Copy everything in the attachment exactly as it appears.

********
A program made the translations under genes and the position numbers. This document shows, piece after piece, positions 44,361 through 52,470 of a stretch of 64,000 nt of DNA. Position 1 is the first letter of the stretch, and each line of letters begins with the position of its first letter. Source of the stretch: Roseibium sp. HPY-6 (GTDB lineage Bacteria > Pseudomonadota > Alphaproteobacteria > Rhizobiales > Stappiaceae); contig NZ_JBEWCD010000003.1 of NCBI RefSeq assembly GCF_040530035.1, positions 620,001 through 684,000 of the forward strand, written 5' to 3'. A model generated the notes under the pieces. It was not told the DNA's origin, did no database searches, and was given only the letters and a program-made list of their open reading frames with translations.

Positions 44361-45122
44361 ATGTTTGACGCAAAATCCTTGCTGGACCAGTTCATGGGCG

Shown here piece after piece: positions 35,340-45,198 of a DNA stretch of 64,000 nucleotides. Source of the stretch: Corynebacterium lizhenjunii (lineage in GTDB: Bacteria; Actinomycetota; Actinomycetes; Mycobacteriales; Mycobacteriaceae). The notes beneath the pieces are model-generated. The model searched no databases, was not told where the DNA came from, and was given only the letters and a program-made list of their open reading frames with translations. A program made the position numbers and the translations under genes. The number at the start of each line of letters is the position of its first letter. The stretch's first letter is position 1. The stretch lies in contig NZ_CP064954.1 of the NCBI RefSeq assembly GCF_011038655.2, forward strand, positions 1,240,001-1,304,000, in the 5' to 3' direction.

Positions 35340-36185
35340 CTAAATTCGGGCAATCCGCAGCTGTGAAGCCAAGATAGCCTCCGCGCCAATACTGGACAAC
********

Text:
A program made the translations under genes and the position numbers. This document shows, piece after piece, positions 44,361 through 52,470 of a stretch of 64,000 nt of DNA. Position 1 is the first letter of the stretch, and each line of letters begins with the position of its first letter. Source of the stretch: Roseibium sp. HPY-6 (GTDB lineage Bacteria > Pseudomonadota > Alphaproteobacteria > Rhizobiales > Stappiaceae); contig NZ_JBEWCD010000003.1 of NCBI RefSeq assembly GCF_040530035.1, positions 620,001 through 684,000 of the forward strand, written 5' to 3'. A model generated the notes under the pieces. It was not told the DNA's origin, did no database searches, and was given only the letters and a program-made list of their open reading frames with translations.

Positions 44361-45122
44361 ATGTTTGACGCAAAATCCTTGCTGGACCAGTTCATGGGCG

Shown here piece after piece: positions 35,340-45,198 of a DNA stretch of 64,000 nucleotides. Source of the stretch: Corynebacterium lizhenjunii (lineage in GTDB: Bacteria; Actinomycetota; Actinomycetes; Mycobacteriales; Mycobacteriaceae). The notes beneath the pieces are model-generated. The model searched no databases, was not told where the DNA came from, and was given only the letters and a program-made list of their open reading frames with translations. A program made the position numbers and the translations under genes. The number at the start of each line of letters is the position of its first letter. The stretch's first letter is position 1. The stretch lies in contig NZ_CP064954.1 of the NCBI RefSeq assembly GCF_011038655.2, forward strand, positions 1,240,001-1,304,000, in the 5' to 3' direction.

Positions 35340-36185
35340 CTAAATTCGGGCAATCCGCAGCTGTGAAGCCAAGATAGCCTCCGCGCCAATACTGGACAAC